It is possible a shared motif/repeat location may cause similar clinical syndromes. The ‘TTTCA’ intronic repeats in SAMD12, MARCHF6, TNRC6A and RAPGEF2 are all responsible for FAME [68]. Similarly, the ‘CGG’ non-coding repeat in NIID, OPML and OPDM also have overlapping phenotypes with some common typical MRI findings.

Very recently, a 10 base pair expansion in the gene VWA1 was identified as a cause of recessive distal hereditary motor neuropathy (HMN), further underscoring that repeat expansions can be linked with neuropathy phenotypes and highlighting the rapid rate of new STR expansions [121].

Current clinical testing approaches for repeat expansion diseases are time-consuming to develop, and often cannot accurately assess larger STR regions with high ‘GC’ content. We must establish a new robust clinical pipeline for STR genotyping, that can be developed at a rapid pace, to match the rate of discovery of novel repeat expansion diseases as seen in Fig. 2.

Fig. 2
figure2

Rate of discovery of neurological short tandem repeat expansions. Bar plot indicates the number of new pathogenic STR expansion discoveries published each year during the period 1990–2021 (see Table 1 for references to original publications for each gene)

Molecular diagnostics

The established approach for molecular diagnosis of repeat expansion diseases involves genotyping STRs by repeat-primed precise PCR (RP-PCR) and/or Southern blot assays for sizing larger expansions (Fig. 3). The clinician must decide which STRs warrant testing, which can be difficult due to phenotypic heterogeneity and overlap between various repeat expansion disorders. Moreover, since both methods require separate primers/probes for each STR, parallel analysis of multiple candidates in a single assay is not possible.

Fig. 3
figure3

Current molecular diagnostic methods. Flow chart shows an example of two current diagnostic methods for diagnosing STR expansions: Southern blot and repeat-primed PCR. The sample analysis shown in both diagnostic methods was taken from a patient with Friedrich’s ataxia with a heterozygous ‘GAA’ expansion in the FXN gene (approximately 90 and 900 repeats). The RP-PCR graph shows the characteristic tailing/stuttering pattern of expanded alleles caused by the repeat-primed probes binding to more sites within the STR expansion. For sizing, Southern blot is performed. The larger 900-repeat ‘GAA’ allele cannot be seen using the Southern blot sizing ladder shown above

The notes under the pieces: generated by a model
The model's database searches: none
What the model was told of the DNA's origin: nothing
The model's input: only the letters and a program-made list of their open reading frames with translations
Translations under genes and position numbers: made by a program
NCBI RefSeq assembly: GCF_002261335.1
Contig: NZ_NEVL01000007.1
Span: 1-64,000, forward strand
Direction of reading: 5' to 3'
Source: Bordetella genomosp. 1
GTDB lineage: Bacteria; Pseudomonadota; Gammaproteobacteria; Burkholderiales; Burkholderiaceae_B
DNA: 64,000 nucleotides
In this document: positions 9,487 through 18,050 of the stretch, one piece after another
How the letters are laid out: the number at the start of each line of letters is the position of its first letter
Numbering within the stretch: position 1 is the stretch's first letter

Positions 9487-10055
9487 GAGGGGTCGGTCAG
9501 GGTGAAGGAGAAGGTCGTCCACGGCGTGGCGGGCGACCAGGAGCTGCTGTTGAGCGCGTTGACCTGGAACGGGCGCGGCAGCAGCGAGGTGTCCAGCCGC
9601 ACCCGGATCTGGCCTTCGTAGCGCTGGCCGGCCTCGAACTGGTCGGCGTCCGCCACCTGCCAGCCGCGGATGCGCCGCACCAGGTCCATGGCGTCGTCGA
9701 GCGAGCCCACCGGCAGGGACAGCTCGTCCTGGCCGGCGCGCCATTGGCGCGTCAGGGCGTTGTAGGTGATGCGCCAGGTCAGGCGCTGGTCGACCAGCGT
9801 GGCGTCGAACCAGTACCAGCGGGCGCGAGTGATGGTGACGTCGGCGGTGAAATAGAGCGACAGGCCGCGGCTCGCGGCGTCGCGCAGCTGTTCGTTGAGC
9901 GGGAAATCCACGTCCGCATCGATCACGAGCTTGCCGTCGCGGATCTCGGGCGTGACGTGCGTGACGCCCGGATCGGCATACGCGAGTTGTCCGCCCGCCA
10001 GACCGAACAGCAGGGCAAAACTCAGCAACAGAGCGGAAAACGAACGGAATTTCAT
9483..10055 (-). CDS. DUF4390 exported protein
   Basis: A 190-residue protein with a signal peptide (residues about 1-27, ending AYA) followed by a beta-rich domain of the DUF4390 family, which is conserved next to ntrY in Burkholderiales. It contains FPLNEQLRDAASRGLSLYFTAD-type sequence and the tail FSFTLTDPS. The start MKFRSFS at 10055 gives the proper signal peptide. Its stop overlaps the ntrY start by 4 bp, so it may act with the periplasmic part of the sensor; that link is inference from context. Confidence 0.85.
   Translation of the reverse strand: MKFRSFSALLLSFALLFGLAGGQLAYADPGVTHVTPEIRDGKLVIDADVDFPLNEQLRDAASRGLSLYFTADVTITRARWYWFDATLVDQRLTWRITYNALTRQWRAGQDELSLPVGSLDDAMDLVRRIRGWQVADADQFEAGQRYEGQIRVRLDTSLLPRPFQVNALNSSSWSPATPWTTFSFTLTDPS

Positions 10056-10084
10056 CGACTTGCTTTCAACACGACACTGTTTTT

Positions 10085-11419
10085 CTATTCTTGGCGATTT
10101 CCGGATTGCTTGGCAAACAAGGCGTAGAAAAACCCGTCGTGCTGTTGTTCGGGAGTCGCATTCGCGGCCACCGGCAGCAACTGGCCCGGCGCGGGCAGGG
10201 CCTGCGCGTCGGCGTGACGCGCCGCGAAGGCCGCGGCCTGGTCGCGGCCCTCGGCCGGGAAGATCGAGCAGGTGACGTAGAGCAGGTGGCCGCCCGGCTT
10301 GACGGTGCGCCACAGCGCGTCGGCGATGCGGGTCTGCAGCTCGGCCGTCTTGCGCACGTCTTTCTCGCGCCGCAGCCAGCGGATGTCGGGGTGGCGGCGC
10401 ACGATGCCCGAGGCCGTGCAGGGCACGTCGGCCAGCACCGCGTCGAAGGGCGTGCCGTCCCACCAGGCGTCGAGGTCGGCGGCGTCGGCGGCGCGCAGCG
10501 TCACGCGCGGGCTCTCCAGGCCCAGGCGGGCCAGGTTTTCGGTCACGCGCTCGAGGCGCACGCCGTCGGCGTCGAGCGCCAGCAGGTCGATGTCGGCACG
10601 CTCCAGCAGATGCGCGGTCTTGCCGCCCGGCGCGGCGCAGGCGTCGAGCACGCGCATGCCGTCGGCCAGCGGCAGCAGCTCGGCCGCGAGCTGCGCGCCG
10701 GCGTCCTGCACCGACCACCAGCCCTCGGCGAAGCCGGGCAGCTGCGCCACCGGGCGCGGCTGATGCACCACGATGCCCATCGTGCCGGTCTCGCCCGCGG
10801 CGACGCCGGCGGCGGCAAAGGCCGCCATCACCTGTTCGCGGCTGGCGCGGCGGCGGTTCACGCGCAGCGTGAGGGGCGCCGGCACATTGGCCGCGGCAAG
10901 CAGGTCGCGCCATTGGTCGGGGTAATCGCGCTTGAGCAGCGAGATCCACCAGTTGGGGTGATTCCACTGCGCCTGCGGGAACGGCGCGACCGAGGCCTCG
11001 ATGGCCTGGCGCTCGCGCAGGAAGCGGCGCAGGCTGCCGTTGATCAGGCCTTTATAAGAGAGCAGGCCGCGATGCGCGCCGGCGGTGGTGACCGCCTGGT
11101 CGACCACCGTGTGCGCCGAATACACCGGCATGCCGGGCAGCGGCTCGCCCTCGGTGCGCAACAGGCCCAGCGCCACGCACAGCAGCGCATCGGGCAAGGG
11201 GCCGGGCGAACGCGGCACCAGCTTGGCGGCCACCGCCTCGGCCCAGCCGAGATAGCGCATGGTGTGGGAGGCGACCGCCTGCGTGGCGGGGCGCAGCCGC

Southern blot assays are regarded as the gold-standard for detecting large polynucleotide repeat expansions, but this method is time-consuming, inefficient, costly and requires large quantities (up to 10 μg) of high-quality DNA for a single analysis [4]. In certain STR expansions, Southern blotting has been replaced by RP-PCR, which is cheaper and more efficient [151]. However, because the highly repetitive region is amplified and then fragmented into shorter reads, PCR stutter errors make it difficult to accurately determine the length of an expanded repeat. Furthermore, in large repeats with high ‘GC’ content, repetitive flanking regions or flanking variants, it can be highly challenging to establish an effective diagnostic PCR assay. This is evident in testing regimes for C9orf72, which have not been standardised across labs [4]. Currently, optimised PCR methods can detect expanded repeat sizes up to 900 hexanucleotide repeats, However, accurate quantitative sizing may only be reported up to 140 repeats [26, 151].

Furthermore, while interruptions may be detected within a repeat, their exact motif may be challenging to determine [61]. Due to the high concentration of guanine-cystine (GC) content in some of these repeat and interruption motifs, there is a high chance of secondary structure formation and allelic dropout of PCR amplification leading to further sequencing errors [61, 75].

Next generation sequencing

Next-generation sequencing (NGS) provides an alternative approach for genotyping STRs. STR expansions can be detected across the entire genome, using established short-read NGS platforms (e.g., Illumina), and a growing number of bioinformatics tools have been developed for this purpose (e.g., ExpansionHunter, LobSTR, RepeatSeq, HipSTR and GangSTR) [35, 57, 84, 112]. These tools also allow researchers to link STR regions in affected family members, making them good methods for identifying novel expansions, thereby leading to a recent wave of discoveries (as described earlier). The major advantage of whole-genome sequencing is that, in theory, all STRs in the genome are profiled simultaneously, as well as STR contraction and non-STR mutations, which may also be implicated in disease. While NGS remains relatively expensive, avoiding the need for repeated molecular testing on multiple targets means this can be cost effective, and will be increasingly competitive as sequencing prices continue to fall.